The EU is afflicted by several splits, from a deep economic divide to a sharp populist rift. Broadening its membership to the entire continent would help address them all.
Countries in and outside of the EU should consider reforms as continuing regardless of any official ascension date.
The EU faces a democracy trilemma. Only by enhancing transnational democratic interdependence, national democratic legitimacy, and local democratic vitality will the EU fix it.
The tearing down of the Berlin Wall twenty-five years ago was only the beginning of Europe’s reunification, which is far from complete. The EU should continue to help that process.
The current combination of challenges facing the EU is extreme, even by the union’s crisis-ridden standards. That calls for an equally momentous reform effort.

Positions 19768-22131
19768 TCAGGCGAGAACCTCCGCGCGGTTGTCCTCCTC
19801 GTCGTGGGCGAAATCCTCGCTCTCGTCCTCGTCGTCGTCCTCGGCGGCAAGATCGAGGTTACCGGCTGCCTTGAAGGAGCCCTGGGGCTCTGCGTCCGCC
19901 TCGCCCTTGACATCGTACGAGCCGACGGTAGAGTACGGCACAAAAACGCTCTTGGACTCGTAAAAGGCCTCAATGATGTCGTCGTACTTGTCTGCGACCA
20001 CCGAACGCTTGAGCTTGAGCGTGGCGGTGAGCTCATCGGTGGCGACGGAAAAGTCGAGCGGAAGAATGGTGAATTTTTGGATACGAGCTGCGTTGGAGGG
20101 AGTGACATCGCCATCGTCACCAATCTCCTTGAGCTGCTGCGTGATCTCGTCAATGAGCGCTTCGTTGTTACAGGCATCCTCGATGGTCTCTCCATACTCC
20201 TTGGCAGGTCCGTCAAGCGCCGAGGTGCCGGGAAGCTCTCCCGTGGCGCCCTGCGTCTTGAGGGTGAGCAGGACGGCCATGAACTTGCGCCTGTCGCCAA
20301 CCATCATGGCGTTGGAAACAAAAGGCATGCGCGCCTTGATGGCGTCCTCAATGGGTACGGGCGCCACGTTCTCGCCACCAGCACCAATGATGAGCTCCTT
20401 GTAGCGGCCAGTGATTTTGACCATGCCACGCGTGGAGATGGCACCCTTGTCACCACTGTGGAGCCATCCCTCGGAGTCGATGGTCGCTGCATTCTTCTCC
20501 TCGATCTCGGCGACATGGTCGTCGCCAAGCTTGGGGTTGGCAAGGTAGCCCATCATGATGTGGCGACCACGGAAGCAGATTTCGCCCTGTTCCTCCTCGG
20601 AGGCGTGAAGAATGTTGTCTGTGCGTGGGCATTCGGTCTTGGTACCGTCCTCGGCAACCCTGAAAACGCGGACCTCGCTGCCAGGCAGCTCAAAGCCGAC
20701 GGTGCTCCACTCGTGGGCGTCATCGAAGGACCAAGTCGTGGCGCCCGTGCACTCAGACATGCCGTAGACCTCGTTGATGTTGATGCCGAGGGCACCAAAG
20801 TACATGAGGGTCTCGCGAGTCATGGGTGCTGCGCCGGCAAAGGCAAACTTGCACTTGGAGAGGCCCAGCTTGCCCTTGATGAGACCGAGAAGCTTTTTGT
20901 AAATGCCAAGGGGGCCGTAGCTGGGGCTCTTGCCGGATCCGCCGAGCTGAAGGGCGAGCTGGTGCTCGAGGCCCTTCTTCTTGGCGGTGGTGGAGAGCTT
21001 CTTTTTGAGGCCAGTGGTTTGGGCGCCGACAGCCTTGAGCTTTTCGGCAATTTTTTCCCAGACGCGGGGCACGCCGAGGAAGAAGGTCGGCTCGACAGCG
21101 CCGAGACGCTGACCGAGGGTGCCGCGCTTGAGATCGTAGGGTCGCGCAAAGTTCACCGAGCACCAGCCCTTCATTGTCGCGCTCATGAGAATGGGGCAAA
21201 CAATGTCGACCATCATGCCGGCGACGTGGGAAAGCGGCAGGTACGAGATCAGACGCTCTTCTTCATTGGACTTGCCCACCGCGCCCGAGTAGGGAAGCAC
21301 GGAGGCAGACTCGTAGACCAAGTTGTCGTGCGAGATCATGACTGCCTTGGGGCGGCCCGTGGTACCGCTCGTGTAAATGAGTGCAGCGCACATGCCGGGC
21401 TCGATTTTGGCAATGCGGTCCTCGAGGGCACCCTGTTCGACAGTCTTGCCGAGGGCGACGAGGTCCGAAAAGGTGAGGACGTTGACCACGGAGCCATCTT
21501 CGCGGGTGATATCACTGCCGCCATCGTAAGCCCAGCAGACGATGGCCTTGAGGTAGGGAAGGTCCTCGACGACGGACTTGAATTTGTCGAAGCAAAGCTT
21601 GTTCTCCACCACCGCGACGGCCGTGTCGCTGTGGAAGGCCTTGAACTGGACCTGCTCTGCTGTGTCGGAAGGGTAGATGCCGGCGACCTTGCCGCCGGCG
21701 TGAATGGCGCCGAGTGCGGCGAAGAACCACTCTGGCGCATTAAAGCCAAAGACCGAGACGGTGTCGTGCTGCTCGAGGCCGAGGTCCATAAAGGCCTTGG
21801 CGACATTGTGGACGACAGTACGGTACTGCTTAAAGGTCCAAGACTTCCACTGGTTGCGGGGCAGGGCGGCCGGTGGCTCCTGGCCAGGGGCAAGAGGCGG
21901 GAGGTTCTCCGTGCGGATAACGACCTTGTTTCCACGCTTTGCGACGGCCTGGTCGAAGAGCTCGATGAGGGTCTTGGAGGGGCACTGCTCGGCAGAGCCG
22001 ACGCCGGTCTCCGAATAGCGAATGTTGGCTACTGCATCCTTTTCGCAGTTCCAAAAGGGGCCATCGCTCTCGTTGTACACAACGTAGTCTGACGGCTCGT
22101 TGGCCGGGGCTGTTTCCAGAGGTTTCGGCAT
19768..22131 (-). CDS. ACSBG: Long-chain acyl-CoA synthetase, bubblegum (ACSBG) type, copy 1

The EU and Turkey must reenergize their bilateral relationship, as there are many different issues on which Brussels and Ankara will need to work together.
Now that Scotland has voted to remain in the UK, Britain has to decide if it wants to remain in Europe.
As Scots go to the polls to vote on whether to leave the United Kingdom, it is clear that well-founded fears lie behind the possibility of an independent Scotland.
Every week, a selection of leading experts answer a new question from Judy Dempsey on the foreign and security policy challenges shaping Europe’s role in the world.
The least the EU can do is keep up the credibility of the promise of EU membership and reform its enlargement and neighborhood policies once a new Commission is in place later this year.